|From:||Chris Peters <beta_leonis@...>|
|Date:||Wednesday, February 8, 2006, 4:56|
>Study: Grammar ability hardwired in humans
>ROCHESTER, N.Y., Feb. 6 (UPI) -- University of Rochester scientists
>studying why characteristics of grammar are found in all languages say
>the use of grammar is hardwired in our brains.
>060206-19051000-bc-us-grammarbrain.xml#> examined deaf individuals who
>were isolated from conventional sign, spoken and written language their
>entire lives, and yet still developed a unique form of gesture
>"Our findings suggest that certain fundamental characteristics of human
>language systems appear in gestural communication, even when the user
>has never been exposed to linguistic input and has not descended from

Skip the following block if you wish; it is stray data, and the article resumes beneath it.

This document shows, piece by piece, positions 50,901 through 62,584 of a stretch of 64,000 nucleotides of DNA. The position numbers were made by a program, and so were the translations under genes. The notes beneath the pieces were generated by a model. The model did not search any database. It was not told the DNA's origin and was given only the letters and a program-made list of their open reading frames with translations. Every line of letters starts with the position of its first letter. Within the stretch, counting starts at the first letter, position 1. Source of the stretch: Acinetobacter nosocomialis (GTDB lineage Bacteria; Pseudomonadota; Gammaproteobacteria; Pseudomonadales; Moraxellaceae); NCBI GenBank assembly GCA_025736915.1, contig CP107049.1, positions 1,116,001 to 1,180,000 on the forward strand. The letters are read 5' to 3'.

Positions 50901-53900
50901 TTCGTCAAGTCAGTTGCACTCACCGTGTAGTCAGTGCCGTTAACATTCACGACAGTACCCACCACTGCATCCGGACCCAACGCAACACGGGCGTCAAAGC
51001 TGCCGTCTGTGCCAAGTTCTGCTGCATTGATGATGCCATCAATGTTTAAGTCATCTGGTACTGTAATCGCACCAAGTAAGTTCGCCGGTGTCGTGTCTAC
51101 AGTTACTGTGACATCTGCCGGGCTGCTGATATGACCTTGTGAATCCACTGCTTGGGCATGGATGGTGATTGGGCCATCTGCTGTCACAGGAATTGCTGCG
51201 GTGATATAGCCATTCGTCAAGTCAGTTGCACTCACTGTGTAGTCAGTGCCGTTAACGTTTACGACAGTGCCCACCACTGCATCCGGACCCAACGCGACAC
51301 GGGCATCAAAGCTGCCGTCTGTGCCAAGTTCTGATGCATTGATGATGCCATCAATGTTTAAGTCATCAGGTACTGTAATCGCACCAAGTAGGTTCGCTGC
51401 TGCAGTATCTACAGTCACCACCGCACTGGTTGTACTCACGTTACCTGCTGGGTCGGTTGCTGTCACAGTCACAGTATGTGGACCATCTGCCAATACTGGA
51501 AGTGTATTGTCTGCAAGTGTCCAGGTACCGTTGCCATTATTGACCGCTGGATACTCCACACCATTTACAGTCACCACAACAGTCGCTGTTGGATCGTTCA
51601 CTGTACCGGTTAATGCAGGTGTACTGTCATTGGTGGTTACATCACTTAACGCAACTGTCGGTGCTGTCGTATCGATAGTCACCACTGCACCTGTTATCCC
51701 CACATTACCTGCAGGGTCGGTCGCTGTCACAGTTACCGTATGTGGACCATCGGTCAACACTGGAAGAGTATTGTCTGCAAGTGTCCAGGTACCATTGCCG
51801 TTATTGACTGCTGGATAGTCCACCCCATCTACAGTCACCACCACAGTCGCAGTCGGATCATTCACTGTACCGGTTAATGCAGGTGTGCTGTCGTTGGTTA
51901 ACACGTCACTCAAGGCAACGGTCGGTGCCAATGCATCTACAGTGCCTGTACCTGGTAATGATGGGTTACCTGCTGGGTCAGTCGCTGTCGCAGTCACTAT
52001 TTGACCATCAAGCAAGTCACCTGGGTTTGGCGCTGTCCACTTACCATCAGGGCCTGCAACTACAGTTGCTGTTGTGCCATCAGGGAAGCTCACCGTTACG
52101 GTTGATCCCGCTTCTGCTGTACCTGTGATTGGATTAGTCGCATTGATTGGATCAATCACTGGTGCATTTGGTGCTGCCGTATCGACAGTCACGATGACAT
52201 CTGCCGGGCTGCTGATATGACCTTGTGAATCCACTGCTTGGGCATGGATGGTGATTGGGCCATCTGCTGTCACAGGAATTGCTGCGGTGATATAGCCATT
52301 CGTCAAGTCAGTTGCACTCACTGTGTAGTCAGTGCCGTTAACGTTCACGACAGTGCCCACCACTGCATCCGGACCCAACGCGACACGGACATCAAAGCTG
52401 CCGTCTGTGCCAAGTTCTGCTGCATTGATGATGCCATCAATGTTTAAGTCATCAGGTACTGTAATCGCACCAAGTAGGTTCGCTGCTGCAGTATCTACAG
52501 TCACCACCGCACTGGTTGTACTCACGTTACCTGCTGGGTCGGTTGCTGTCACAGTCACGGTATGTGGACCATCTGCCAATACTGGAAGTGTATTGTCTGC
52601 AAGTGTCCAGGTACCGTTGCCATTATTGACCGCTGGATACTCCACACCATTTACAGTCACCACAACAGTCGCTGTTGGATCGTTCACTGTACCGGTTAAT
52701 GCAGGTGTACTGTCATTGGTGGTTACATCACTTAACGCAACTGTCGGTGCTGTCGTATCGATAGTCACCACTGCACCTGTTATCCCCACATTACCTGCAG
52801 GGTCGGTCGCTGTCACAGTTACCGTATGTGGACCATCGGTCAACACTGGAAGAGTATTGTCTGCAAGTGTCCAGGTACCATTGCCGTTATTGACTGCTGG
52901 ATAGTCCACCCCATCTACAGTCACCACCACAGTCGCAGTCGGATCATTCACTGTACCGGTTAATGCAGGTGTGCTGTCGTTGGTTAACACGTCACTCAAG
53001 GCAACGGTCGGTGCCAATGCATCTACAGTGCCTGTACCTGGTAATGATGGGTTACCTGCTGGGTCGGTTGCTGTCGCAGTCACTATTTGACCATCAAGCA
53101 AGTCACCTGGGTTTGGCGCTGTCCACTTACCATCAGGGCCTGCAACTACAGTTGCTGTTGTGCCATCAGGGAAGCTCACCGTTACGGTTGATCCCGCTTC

>previous generations of skilled communicative partners," said Elissa
>Newport, a professor of brain
>060206-19051000-bc-us-grammarbrain.xml#> and cognitive sciences and
>"We examined a particular hallmark of known grammatical systems and
>found these signers also used this same hallmark in their gestured
>sentences," said said. "They designed their own language and wound up
>with some of the same rules of grammar every other language uses."
>The research was recently published in the Proceedings of the National
>060206-19051000-bc-us-grammarbrain.xml#> of Sciences.